Video

Video Next to Iran, Climate at Forefront of Obama Agenda

President Barack Obama this week announced new initiatives aimed at making it easier for Americans to access renewable energy sources such as solar and wind. Obama is not slowing down when it comes to pushing through climate change measures, an issue he says is the greatest threat to the country’s national security. VOA correspondent Aru Pande has more from the White House.
Video

Video Shipping Containers Provide Experimental Housing

Housing prices around the San Francisco Bay area are out of reach for many people, so some young entrepreneurs, artists and tech industry workers are creating their own houses using converted shipping containers. But as VOA's Mike O’Sullivan reports from Oakland, the effort requires ingenuity and dealing with restrictive local laws.
Video

Video Arctic Draws International Competition for Oil

A new geopolitical “Great Game” is underway in earth’s northernmost region, the Arctic, where Russia has claimed a large area for resource development and President Barack Obama recently approved Shell Oil Company’s test-drilling project in an area under U.S. control. Greg Flakus reports.
Video

Video Philippine Maritime Police: Chinese Fishermen a Threat to Country’s Security

China and the Philippines both claim maritime rights in the South China Sea.  That includes the right to fish in those waters. Jason Strother reports on how the Philippines is catching Chinese nationals it says are illegal poachers. He has the story from Palawan province.
Video

Video Technique May Eliminate Drill-and-Fill Dental Care

Many people dread visiting dentists because they're afraid of drills. Now, however, a technology developed by a British firm promises to eliminate the need for mechanical cleaning of dental cavities by speeding a natural process of tooth repair. VOA’s George Putic reports.
Video

Video China's Spratly Island Building Said to Light Up the Night 'Like A City'

Southeast Asian countries claim China has illegally seized territory in the Spratly islands. It is especially a concern for a Philippine mayor who says Beijing is occupying parts of his municipality. Jason Strother reports from the capital of Palawan province, Puerto Princesa.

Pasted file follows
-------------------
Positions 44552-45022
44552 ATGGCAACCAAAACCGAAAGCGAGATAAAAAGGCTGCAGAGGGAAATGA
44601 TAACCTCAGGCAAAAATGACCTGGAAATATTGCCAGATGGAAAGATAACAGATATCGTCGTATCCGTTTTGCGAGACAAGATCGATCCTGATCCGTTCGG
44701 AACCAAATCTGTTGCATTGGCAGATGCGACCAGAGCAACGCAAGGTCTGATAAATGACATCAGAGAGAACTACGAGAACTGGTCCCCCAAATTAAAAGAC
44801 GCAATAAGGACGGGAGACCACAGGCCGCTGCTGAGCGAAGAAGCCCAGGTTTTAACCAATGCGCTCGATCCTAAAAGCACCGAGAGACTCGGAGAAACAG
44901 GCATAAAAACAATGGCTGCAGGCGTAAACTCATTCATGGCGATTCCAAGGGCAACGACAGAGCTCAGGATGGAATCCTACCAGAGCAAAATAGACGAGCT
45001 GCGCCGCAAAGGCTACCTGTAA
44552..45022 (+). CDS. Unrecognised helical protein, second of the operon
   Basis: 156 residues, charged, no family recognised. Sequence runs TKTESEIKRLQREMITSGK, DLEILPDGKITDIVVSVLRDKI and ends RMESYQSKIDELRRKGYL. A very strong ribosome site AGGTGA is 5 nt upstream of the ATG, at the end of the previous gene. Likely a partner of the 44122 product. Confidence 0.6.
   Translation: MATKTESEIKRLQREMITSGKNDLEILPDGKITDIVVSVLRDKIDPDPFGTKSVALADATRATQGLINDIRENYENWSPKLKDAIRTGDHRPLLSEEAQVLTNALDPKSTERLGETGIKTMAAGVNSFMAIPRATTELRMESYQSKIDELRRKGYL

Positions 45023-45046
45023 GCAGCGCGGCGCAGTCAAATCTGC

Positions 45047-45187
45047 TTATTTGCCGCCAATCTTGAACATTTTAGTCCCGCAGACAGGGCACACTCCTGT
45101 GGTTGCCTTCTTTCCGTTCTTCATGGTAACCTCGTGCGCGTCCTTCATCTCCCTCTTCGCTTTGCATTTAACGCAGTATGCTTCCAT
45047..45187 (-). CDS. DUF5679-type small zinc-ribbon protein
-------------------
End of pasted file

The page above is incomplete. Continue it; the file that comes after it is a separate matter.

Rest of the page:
Video

Video Ages-old Ice Reveals Secrets of Climate Change

Ice caps don't just exist at the world's poles. There are also tropical ice caps, and the largest sits atop the Peruvian Andes - but it is melting, quickly, and may be gone within the next 20 years. George Putic reports scientists are now rushing to take samples to get at the valuable information about climate change locked in the ice.
Video

Video French Experiment in Integrating Roma Under Threat

Plans to destroy France’s oldest slum have sparked an outcry on the part of its Roma residents. As Lisa Bryant reports from the Paris suburb of La Courneuve, rights groups argue the community is a fledgling experiment on integrating Roma who are often outcasts in many parts of Europe.
Video

Video Kenyans Turn to Agriculture for Business

Each year Kenyan universities continue to churn out graduates for the job market despite the already existing high rate of unemployment among youth in the country. Some of these young men and women have realized that agriculture can be as rewarding as any other business or job, and they are resorting to agribusiness in large numbers as a way of tackling unemployment. Rael Ombuor reports for VOA.
Video

Video First Women Graduate Elite Army Ranger School

Two women are making history for the U.S. Army by proving they are among the toughest of the tough. VOA's Carla Babb reports from Fort Benning, Georgia as 94 men and those two women rise as graduates of the difficult Ranger school.

VOA Blogs